Basic business skills; People management - Team working Basic business skills; problem solving, critical thinking Basic business skills; problem solving, critical thinking Basic business skills; People management problem solving, critical thinking Basic business skills; People management problem solving, critical thinking, learning from experience Basic business skills; problem solving, critical thinking

Basic business skills; problem solving, critical thinking

Note: Feedback on student coursework if written must be delivered to the student within 3 weeks of submission (university policy).

www.ejbrm.com

97

ISSN 1477-7029


The Electronic Journal of Business Research Methods Volume 18 Issue 2 2020

Appendix 2: university module evaluation form

www.ejbrm.com

98

ŠACPIL


Ann Brown and Martin Rich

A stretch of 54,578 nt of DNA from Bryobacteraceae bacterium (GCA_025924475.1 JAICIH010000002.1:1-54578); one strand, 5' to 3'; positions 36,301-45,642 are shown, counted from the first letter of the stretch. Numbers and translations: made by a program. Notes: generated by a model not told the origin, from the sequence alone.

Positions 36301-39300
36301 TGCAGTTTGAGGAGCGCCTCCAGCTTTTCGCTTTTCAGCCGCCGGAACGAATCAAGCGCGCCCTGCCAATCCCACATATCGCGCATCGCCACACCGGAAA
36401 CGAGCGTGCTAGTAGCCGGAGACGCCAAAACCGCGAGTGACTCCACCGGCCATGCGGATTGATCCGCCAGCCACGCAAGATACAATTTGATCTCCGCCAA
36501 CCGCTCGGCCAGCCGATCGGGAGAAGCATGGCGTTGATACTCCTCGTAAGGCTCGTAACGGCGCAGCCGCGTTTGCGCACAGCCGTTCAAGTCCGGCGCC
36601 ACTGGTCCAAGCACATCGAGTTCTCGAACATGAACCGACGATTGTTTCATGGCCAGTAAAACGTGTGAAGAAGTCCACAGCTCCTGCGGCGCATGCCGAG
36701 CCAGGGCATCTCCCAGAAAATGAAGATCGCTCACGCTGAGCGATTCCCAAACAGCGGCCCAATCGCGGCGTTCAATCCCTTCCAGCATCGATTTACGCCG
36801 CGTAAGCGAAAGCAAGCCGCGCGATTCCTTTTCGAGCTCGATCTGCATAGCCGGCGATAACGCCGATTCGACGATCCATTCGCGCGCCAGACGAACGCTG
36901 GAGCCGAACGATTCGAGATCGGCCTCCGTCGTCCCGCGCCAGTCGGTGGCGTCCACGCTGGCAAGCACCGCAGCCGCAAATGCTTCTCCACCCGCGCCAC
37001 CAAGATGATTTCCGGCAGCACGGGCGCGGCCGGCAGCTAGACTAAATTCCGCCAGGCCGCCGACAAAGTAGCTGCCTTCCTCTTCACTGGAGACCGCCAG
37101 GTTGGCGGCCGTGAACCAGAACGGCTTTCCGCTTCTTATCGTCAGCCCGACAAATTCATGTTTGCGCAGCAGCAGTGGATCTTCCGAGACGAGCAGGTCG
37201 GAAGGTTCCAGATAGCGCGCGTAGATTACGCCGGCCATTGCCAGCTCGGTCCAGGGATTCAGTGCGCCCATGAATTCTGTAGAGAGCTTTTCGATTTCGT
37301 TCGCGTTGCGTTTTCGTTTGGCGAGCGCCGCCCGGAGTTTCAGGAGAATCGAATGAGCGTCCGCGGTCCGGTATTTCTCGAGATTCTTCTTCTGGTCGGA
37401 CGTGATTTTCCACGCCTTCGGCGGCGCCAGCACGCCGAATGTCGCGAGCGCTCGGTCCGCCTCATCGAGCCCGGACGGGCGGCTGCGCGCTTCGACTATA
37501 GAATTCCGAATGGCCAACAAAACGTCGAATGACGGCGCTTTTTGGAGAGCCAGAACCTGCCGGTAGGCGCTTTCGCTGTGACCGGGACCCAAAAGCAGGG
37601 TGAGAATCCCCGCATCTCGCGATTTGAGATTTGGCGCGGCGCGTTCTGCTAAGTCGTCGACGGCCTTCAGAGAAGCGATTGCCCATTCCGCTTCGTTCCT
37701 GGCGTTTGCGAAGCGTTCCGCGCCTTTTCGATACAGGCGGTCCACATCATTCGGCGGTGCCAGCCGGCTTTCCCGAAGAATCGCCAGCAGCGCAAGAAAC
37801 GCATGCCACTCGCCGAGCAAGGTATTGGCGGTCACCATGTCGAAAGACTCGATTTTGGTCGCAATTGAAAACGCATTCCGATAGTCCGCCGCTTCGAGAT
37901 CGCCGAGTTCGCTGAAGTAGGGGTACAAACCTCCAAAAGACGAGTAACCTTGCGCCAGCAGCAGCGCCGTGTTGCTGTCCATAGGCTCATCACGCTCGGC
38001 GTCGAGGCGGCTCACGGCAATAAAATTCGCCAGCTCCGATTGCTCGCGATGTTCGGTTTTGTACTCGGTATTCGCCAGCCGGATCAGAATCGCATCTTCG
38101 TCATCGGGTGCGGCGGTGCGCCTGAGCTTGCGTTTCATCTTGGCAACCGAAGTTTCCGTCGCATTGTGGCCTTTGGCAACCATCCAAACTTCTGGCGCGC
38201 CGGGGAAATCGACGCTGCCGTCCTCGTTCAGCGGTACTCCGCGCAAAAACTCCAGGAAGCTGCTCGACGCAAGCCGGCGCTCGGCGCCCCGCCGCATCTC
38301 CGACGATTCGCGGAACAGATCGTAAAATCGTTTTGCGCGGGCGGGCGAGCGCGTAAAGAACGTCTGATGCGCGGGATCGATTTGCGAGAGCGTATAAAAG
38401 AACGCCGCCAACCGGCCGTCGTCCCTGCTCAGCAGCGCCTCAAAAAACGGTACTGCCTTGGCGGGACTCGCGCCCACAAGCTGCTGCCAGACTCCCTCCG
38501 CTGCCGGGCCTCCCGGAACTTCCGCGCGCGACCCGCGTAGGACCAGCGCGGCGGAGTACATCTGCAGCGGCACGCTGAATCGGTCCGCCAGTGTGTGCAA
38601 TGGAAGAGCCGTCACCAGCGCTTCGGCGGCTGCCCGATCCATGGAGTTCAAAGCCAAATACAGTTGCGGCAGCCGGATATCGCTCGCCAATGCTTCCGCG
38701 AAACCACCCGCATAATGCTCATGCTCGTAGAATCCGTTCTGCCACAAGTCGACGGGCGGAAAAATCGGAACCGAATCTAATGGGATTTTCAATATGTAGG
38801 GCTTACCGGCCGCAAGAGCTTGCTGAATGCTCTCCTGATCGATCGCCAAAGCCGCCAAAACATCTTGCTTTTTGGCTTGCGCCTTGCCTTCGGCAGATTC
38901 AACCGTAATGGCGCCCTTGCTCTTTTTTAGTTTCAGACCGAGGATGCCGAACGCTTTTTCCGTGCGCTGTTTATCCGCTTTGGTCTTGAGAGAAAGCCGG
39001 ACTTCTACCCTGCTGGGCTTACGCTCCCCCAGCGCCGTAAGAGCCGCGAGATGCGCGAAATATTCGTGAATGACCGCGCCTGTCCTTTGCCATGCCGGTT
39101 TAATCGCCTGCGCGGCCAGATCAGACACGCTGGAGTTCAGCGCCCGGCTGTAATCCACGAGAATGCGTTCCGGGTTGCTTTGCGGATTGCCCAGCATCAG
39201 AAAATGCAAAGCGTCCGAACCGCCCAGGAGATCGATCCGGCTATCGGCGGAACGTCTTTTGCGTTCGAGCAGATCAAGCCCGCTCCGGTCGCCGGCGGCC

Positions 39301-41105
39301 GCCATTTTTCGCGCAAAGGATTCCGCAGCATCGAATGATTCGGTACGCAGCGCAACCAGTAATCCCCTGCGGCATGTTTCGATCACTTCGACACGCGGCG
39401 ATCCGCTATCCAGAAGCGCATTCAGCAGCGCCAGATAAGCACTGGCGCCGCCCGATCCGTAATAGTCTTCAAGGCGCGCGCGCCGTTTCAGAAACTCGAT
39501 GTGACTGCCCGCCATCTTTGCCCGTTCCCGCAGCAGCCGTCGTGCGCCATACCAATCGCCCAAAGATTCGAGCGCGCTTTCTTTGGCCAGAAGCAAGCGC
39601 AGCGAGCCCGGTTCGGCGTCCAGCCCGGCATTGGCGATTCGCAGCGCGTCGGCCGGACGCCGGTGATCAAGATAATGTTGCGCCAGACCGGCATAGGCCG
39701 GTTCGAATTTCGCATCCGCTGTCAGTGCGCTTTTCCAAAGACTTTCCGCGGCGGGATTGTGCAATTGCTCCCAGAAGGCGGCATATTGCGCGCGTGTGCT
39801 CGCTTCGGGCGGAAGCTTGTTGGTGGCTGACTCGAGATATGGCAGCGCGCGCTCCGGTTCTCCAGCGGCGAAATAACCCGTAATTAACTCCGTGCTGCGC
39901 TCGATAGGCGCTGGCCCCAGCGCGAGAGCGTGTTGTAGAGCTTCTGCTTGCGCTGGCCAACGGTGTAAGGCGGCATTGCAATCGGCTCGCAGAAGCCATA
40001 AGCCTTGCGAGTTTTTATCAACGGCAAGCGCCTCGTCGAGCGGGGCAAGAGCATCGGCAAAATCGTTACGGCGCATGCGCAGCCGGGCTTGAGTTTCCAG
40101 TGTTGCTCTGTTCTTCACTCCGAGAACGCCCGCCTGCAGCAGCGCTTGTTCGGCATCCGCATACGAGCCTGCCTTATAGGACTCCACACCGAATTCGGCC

www.ejbrm.com

99

ISSN 1477-7029

Profile for Academic Conferences and publishing International

Pedagogy and Evaluation: The Challenge for Business and Management Degree Courses in the 21st...  

The twenty first century has been a period of major change for business organisations and industries. This has led to an ever greater intere...

Pedagogy and Evaluation: The Challenge for Business and Management Degree Courses in the 21st...  

The twenty first century has been a period of major change for business organisations and industries. This has led to an ever greater intere...